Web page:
Visitation, The

Visitation, The (2005)
20th Century Fox Home Entertainment
Cast: Martin Donovan, Edward Furlong, Kelly Lynch, Randy Travis
Extras: Trailer

Based on the best-selling novel by Frank Peretti, "The Visitation" is a supernatural thriller with the slightest bit of horror element thrown in for good measure. Although I would not classify "The Visitation" as a bad movie, during the presentation I couldn't get past the really obvious television "movie-of-the-week" look and feel. Acting is passable and the story idea is decent, but the film has a certain cheapness to it and part of the problem is the poor quality of the CGI effects that expose "The Visitation" as a bit too sub-par for my liking. I don't feel that CGI makes or breaks a film, there are well made "B" films out there that sit on my favorites list. But for some reason, the delivery of "The Visitation" just felt a little too cheesy overall. If you read the book, you will probably be disappointed. If you are not expecting a whole heck of a lot, then you might just enjoy "The Visitation".

The sleepy, almost backwoods town of Antioch begins to experience some rather strange goings on when a would be prophet (Edward Furlong) arrives and starts offering his "healing" services. Its not long until word spreads and the townsfolk go wild at the thought of curing all that ails them. From a wheelchair bound shop keeper to a scarred teenager, everyone begins to attend these healing rituals with high hopes. While the towns religious leaders attempt to get a grasp on this charismatic stranger, the members of the town wonder if this young man is really a true messiah or if there is something more sinister behind his motivations. During one evening at the revival tent, a frightening twist envelops that leaves the would be believers in peril. Stepping up to confront the supposed prophet is an ex-minister who challenges him to expose his true plan for the citizens of Antioch, and there's nothing saintlike about it.

This so called prophet, played by Edward Furlong, who sports an almost comical look is yet another reason "The Visitation" fails. Attempting to take on a Jesus-like presence, Furlongs character reminded me more of an out-of-work grunge-style rocker, complete with thick long oily hair and the trademark plaid attire. Even his mannerism was a little odd, moving slow and acting as if he is completely stoned out of his mind! When he stood in front of his audience of disciples, he grasped the microphone in such a way that you couldn't help but feel as if he was going to burst out into a depression fueled song at any given moment. Really lame portrayal that did not work upon its execution.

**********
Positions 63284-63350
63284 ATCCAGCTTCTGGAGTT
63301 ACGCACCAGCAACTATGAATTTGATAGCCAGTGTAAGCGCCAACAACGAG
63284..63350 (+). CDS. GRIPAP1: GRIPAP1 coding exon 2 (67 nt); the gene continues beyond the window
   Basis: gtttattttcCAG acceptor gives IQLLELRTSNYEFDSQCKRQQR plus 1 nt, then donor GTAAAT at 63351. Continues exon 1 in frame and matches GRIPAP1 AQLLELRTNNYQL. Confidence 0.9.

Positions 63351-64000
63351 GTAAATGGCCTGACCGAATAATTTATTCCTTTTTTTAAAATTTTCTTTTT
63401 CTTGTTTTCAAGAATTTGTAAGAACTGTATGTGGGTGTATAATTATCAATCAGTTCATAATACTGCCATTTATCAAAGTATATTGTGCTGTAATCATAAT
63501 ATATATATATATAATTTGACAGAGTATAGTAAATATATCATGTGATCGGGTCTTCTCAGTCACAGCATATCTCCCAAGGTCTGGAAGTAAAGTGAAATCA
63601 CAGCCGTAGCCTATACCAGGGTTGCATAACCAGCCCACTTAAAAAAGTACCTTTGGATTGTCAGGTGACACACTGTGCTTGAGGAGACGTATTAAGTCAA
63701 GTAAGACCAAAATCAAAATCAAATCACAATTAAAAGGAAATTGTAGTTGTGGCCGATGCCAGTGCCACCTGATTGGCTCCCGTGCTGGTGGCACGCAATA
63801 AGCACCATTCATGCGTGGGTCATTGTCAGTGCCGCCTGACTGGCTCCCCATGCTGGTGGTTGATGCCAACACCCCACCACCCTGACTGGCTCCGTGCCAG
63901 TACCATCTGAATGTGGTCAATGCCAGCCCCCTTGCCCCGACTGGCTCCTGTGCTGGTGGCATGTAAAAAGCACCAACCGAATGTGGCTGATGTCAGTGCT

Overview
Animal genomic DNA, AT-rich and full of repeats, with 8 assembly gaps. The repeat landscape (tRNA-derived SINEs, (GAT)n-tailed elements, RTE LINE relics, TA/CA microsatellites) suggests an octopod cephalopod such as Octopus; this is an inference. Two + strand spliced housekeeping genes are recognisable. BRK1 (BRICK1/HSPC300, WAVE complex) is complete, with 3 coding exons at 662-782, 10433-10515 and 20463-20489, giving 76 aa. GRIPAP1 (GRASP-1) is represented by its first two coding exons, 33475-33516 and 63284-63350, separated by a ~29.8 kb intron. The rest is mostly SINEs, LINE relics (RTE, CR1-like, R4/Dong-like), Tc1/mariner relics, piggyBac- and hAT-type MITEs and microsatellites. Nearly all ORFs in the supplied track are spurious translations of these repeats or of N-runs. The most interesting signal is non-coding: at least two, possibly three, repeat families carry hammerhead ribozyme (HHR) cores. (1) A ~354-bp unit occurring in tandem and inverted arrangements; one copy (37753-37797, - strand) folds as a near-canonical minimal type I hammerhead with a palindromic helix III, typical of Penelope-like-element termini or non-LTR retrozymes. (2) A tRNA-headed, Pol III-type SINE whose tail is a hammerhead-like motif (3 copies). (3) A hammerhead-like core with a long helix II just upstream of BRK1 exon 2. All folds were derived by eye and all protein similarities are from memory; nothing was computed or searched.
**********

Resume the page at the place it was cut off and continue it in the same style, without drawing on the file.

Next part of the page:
20th Century Fox Home Entertainment brings "The Visitation" to DVD in an anamorphically enhanced widescreen presentation, displaying an aspect ratio of 1.78:1. Color saturation is rather impressive as is the deep rich black levels that showcase all of the evil detail associated with the story. There is no visual evidence of dust particles and the only issue noted with this transfer is the minor edge enhancement and ever-so-fine grain that becomes noticeable throughout the presentation. Otherwise, this is a good offering from Twentieth Century Fox.

The Dolby Digital 5.1 sound track provides a good mix and balance that highlights key suspense filled scenes with just the right amounts of added bass, with vocals that are reproduced to appear natural at all times. Considering the cheaper feel of the production, the sound presentation is quite pleasing.

The only added value material is a trailer for "End of the Spear", so basically there is nothing as far as special features is concerned.

I'm not trying to totally squash "The Visitation", but I seriously doubt that anyone would consider the material to warrant anything more than a single viewing. I would more than likely only recommend this film as a rental only.